Sloane Applebaum

Travel: Budapest and Vienna

One of the many perks of studying abroad in Europe is that it's the perfect place to be for Spring Break! The London College of Fashion gives us about 2 and a half weeks of break, and within those 17 days, 5 are spent on a class trip to Paris! I'll be heading to Paris at the very end of my break, but I kicked off my holiday with a vacation to Budapest and Vienna!

On Friday, I flew to Budapest with my friends Tiffany and Shelby. We stayed there for three days, and in that time, we pretty much covered the entire city (or cities, did you know Buda and Pest are technically two separate places?)

Upon arriving in Budapest, we checked in to our Air BNB and began to explore the city! Budapest was not on my list of cities to visit while abroad, but I am SO glad I did because this city is beyond beautiful. Our flat was on the Pest side (the more metropolitan and urban part of the city) so standing alongside the river that splits the two sections of the city in half gave us a magical view of the historic buildings of Budapest. Upon crossing the famous Széchenyi Chain Bridge and taking a funicular to the top of a hill, we explored Buda Castle and St. Mathias Church. As the sun set on Budapest, the sky turned to a royal blue, and the magnificent white buildings of the city made for a truly breathtaking landscape. It was unlike any place I've visited before.

On our second day in Budapest, Shelby (a brilliant tour leader) created a full itinerary for us! We climbed to the top of St. Stephen's Basilica to get the best aerial view of the city. It was 364 steps to the top, but the hike was more than worth it.

We then headed over to the Parliament building, where we took a tour of the interior. We got to see the original crown jewels of Hungary, as well as some fun historic features of the parliament building. The room in which Parliament actually conducts its business is quite interesting. There are several rules on who is allowed to sit in and listen to different proceedings, but on voting measures, they have a system where they use buttons on each chair that allow members of parliament to vote to either pass or reject a measure, and the responses are then posted on the screens in the chamber as the result is calculated.

After our visit to Parliament, we visited the Grand Market. This is a must see while in Budapest, especially if you're a foodie. This two-floor indoor market is filled with meat, produce, and dairy vendors on the first floor, as well as several paprika sellers (Budapest is quite famous for its paprika!) On the second floor is where the real action happens, as it is filled with traditional Hungarian food stands. I've been using the opportunity of living in Europe to help me expand my palate, and as of now, Hungarian food is looking to be the best I've tried yet. Those who know me well know that I am never enthusiastic about eating anything with meat in it, but I couldn't leave Budapest without trying one of their famous wrapped sausages.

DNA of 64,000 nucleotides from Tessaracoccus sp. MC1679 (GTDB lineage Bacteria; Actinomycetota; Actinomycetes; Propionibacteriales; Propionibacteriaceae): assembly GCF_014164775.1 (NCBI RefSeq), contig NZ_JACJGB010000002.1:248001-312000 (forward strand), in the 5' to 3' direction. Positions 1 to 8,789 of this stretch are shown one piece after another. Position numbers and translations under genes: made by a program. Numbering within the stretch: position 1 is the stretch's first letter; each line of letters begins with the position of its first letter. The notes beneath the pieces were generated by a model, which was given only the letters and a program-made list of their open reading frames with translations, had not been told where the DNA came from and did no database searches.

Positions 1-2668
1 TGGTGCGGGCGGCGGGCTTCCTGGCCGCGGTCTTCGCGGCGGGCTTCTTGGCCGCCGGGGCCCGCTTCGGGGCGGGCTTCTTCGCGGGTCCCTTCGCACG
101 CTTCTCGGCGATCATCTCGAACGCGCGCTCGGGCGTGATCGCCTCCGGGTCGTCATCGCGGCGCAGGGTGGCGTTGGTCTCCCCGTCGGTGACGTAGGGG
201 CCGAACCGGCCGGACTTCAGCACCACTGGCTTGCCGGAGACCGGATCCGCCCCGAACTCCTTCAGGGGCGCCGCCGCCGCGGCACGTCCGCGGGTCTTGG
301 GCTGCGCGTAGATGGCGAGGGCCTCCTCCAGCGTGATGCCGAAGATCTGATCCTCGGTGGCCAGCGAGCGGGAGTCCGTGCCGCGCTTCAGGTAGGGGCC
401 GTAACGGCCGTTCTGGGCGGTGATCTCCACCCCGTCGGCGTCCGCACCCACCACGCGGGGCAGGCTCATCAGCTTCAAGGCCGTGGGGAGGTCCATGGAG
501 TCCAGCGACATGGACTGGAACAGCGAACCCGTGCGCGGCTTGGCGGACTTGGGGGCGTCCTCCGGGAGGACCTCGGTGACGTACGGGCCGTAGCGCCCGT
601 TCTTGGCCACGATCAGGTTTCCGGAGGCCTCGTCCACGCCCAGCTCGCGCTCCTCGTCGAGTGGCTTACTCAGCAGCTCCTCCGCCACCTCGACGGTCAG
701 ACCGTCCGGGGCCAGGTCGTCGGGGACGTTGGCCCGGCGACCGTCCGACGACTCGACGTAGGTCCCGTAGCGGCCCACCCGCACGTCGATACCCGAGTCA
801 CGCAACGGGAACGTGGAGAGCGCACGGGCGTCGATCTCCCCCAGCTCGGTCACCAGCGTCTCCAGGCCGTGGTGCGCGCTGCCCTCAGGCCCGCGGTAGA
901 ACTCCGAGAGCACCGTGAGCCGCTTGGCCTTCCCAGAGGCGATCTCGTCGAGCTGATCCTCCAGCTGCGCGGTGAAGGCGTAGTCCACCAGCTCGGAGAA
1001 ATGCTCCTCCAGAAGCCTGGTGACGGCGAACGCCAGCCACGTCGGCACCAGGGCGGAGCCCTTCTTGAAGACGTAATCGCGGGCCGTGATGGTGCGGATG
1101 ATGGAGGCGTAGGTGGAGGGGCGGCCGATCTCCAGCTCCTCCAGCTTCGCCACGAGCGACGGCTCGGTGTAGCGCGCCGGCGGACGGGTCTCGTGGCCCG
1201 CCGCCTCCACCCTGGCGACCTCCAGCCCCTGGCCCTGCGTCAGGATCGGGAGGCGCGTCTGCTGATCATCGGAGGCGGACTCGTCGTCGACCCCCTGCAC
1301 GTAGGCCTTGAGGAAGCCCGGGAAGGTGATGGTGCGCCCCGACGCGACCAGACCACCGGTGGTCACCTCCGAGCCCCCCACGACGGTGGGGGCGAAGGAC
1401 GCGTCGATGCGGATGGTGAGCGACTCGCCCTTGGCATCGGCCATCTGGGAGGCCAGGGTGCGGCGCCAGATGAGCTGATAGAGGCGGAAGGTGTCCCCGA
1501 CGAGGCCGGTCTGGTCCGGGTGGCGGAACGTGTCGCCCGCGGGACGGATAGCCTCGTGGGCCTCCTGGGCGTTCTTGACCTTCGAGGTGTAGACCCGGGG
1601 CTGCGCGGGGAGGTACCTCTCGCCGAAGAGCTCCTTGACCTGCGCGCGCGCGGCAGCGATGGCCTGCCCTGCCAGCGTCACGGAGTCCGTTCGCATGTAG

Lángos is a popular Hungarian snack. It is round fried dough, and it can be topped with savory or sweet food! (Think of it as a Hungarian-style crepe!)

After our visit to the market, we walked to Margaret Island, which is on the water between Buda and Pest. This beautiful island reminded me a bit of Central Park in Manhattan. It was filled with locals strolling with their dogs, and it even had a zoo right in the middle! Afterwards, we went to the Széchenyi Baths, the most famous of Budapest's thermal baths. Going into this trip, I knew next to nothing about Budapest, so I was surprised when Shelby instructed me to pack a bathing suit the day before we went! As it turns out, Budapest has quite a few outdoor thermal baths (who knew I'd be wearing a swimsuit in Iceland and Hungary this year??). The bath in Budapest was quite different than the one I visited in Iceland; it was more commercial and a much larger complex. We had a blast warming up in the 100°F water while outside it was about 30°F.

After the bath, we ended the night by visiting Szimpla Kert, Budapest's most famous ruin pub. This giant bar and club is constructed within a crumbling, partly destroyed building, and each room has a different theme (for example, one room was a wine bar, another was a cocktail bar, another featured a live performance of folk music, and another was dedicated to smoking hookah). We arrived a bit early in the night, and the crowd was incredibly diverse. People of all ages were relaxing, enjoying the novelty of being in Budapest, and having fun! By the time we left for the evening, there was a line wrapped around the block to enter the bar!

On Sunday, we set off for our next stop: Vienna. By way of train, it only took us about 2 hours to cross over to Austria. We checked in to our air BNB upon arriving, where we met our wonderful host, Daniel, who gave us some great recommendations of things to see and do in the city!